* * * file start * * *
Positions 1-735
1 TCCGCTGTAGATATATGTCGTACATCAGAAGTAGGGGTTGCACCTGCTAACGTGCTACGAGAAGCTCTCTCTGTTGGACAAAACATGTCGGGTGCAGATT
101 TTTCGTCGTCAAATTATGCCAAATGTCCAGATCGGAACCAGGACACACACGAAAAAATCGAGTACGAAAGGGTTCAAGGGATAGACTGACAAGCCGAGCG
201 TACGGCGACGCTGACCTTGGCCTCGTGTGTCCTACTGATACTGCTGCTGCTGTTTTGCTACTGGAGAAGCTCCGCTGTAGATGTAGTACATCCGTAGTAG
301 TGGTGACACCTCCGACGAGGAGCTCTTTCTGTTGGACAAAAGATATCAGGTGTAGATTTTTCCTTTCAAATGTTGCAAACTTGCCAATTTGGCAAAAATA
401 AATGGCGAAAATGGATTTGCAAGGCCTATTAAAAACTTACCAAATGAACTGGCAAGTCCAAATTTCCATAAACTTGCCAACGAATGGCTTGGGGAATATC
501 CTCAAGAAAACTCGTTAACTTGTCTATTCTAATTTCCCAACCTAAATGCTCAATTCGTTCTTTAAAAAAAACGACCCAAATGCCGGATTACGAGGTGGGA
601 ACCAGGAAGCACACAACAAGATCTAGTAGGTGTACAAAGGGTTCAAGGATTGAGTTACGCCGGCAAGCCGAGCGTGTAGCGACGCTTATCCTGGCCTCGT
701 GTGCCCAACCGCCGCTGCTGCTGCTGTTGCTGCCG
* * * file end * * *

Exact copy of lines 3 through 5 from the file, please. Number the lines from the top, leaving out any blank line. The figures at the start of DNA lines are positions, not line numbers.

101 TTTCGTCGTCAAATTATGCCAAATGTCCAGATCGGAACCAGGACACACACGAAAAAATCGAGTACGAAAGGGTTCAAGGGATAGACTGACAAGCCGAGCG
201 TACGGCGACGCTGACCTTGGCCTCGTGTGTCCTACTGATACTGCTGCTGCTGTTTTGCTACTGGAGAAGCTCCGCTGTAGATGTAGTACATCCGTAGTAG
301 TGGTGACACCTCCGACGAGGAGCTCTTTCTGTTGGACAAAAGATATCAGGTGTAGATTTTTCCTTTCAAATGTTGCAAACTTGCCAATTTGGCAAAAATA